The Google-developed app arrives at a time of particular friction between the technology giants over a non-renewed licensing agreement that would have given Apple control over its own homegrown YouTube app.
With the the end of the licensing deal, Apple decided to omit YouTube from its default app menu in all iOS devices, telling AllThingsD last month: "Customers can use YouTube in the Safari browser and Google is working on a new YouTube app to be on the App Store."
The reprogrammed app's advanced features include social sharing as well as access to tens of thousands of previously unavailable music videos, notes GigaOm. Apple's pre-installed version did not allow ads on clips, explains USA Today--which meant that users could not watch any videos whose "copyright owners [don't] allow their content to be shown if there is no way for them to be paid," the paper notes.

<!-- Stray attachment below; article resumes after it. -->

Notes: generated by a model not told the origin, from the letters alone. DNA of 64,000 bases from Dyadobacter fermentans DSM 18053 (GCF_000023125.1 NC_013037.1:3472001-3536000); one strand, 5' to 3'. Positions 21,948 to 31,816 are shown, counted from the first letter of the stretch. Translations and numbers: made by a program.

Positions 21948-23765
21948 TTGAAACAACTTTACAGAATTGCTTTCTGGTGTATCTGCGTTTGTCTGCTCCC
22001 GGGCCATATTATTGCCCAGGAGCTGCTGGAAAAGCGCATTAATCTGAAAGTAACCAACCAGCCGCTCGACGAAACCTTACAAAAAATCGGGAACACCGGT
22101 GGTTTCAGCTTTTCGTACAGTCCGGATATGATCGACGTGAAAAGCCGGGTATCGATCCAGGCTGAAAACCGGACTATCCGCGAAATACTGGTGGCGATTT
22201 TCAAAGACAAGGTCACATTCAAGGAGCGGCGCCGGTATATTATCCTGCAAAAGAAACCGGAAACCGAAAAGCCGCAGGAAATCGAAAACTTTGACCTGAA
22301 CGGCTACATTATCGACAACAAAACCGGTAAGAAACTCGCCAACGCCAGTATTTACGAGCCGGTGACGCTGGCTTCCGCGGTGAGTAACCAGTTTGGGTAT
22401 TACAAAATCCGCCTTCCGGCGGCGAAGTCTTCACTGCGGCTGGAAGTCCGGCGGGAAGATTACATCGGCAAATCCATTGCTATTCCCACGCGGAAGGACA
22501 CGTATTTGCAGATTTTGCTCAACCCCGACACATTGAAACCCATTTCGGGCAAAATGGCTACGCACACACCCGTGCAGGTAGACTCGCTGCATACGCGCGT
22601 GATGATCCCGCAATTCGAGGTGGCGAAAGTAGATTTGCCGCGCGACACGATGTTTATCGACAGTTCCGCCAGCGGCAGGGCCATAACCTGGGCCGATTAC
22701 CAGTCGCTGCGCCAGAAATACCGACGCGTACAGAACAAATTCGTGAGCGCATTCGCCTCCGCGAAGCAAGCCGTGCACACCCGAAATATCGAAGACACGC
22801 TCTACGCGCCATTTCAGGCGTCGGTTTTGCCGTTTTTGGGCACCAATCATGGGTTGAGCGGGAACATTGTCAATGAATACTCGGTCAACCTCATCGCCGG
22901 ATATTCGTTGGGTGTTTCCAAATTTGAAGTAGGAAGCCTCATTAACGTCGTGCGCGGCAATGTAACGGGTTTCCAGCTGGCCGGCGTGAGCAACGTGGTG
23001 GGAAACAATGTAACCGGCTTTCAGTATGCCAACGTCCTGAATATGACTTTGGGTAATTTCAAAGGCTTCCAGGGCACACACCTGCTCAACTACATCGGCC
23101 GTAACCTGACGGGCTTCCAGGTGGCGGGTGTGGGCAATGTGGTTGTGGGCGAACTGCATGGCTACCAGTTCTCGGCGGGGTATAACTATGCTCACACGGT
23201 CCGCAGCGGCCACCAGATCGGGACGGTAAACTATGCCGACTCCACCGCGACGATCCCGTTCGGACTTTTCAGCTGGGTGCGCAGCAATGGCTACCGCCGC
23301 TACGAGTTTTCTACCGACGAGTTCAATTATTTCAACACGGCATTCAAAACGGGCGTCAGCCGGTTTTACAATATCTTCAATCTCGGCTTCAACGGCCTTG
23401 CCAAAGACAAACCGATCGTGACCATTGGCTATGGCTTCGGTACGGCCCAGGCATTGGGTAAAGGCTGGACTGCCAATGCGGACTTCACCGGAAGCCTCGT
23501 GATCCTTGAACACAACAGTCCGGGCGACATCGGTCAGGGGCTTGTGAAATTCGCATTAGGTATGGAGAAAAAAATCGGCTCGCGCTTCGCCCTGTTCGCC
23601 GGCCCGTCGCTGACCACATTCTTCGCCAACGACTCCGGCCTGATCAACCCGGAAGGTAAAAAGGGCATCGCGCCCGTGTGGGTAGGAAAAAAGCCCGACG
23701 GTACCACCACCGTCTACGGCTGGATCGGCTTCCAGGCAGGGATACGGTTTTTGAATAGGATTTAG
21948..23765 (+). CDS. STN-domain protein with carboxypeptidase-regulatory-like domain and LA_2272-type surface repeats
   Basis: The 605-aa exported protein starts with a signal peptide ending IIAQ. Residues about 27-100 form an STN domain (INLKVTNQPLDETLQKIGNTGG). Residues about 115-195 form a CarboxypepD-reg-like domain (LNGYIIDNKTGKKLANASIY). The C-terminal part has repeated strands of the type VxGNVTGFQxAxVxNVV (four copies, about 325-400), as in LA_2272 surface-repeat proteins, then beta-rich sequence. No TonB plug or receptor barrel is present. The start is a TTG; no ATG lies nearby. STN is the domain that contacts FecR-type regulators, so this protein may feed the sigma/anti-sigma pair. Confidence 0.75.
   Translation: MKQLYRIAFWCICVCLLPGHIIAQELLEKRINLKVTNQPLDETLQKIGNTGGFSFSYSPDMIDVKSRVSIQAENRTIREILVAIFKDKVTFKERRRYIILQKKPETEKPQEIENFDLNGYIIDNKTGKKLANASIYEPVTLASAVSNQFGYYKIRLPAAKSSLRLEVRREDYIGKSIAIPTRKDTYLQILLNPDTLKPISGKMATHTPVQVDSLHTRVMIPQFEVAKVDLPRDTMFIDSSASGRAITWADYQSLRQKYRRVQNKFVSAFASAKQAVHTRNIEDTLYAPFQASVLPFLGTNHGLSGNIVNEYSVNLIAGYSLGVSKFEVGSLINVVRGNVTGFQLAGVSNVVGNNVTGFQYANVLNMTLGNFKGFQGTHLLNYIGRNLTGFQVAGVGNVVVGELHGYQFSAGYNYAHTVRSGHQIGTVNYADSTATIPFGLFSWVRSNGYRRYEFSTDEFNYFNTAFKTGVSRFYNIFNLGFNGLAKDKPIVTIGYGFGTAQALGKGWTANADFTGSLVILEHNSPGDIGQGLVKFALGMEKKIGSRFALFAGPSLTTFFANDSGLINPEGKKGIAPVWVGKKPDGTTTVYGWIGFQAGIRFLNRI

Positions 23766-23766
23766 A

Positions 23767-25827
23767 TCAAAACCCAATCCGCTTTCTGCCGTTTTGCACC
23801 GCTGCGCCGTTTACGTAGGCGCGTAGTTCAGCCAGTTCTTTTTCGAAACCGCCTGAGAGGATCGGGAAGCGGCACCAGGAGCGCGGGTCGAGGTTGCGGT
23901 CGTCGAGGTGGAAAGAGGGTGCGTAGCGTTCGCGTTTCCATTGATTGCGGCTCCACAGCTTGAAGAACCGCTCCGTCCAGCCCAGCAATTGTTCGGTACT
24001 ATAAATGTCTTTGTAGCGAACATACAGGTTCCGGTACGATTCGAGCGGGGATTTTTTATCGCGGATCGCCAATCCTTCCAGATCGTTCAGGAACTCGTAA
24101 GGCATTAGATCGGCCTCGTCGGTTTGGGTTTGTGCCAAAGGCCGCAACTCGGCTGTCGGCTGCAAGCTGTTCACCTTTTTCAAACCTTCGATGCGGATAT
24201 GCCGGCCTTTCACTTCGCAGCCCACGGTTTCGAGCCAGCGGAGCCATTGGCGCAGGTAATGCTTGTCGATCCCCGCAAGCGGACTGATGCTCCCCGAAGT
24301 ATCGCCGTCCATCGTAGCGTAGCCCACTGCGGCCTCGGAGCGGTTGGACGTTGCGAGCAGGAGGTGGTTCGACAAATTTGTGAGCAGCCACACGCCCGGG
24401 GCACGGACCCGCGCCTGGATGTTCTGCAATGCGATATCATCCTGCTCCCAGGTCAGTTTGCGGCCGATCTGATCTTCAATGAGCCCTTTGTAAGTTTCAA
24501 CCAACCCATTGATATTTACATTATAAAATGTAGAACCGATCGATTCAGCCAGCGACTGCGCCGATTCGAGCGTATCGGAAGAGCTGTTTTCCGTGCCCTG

With this advertising limitation removed, users can watch the many YouTube clips that were already available on smartphones and tablets running on Google's Android software. "We are offering a better user experience to iPhone users," Francisco Varela, YouTube's global director of platform partnerships, told USA Today.
While the loss of default placement must sting, Apple's iPhone and iPad users should have little trouble finding their way to the App Store to download the new app. Despite the growing popularity of the Android platform--which now accounts for a reported 68% of all smartphone sales--the Apple App Store still accounts for the the largest chunk of app downloads, according to a recent Gartner research report cited by TechCrunch.